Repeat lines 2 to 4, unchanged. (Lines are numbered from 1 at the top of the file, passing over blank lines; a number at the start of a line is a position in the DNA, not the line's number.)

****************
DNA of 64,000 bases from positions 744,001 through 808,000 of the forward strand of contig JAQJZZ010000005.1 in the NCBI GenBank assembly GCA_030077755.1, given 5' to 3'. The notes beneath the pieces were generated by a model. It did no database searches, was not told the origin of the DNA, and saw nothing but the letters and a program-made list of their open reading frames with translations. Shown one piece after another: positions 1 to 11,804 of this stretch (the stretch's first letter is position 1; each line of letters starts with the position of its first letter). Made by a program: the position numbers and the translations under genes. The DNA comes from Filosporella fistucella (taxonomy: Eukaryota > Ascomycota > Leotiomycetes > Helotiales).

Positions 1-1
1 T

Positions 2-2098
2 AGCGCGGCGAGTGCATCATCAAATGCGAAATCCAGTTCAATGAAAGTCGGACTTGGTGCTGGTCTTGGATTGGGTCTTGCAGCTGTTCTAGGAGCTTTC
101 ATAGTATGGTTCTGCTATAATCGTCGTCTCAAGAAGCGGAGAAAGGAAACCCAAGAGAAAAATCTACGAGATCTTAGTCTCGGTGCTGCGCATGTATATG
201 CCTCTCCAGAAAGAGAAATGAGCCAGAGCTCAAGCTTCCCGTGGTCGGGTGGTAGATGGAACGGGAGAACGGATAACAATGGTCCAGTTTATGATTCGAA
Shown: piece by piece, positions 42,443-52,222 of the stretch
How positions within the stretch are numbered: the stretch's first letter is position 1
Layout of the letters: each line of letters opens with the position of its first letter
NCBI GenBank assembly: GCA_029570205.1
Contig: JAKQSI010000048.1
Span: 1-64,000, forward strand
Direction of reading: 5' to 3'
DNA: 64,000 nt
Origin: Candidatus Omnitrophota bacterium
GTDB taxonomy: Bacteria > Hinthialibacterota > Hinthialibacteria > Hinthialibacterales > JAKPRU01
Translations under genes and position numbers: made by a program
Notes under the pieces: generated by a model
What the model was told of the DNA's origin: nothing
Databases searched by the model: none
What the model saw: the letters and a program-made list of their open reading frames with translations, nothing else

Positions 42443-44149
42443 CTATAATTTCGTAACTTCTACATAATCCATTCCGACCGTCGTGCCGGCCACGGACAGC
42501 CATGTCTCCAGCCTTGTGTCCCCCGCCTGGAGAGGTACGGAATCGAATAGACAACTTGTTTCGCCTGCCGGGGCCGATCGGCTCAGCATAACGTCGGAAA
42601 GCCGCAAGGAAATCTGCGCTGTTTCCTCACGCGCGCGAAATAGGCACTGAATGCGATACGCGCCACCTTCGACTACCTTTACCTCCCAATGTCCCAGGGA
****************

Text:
Positions 1-1
1 T

Positions 2-2098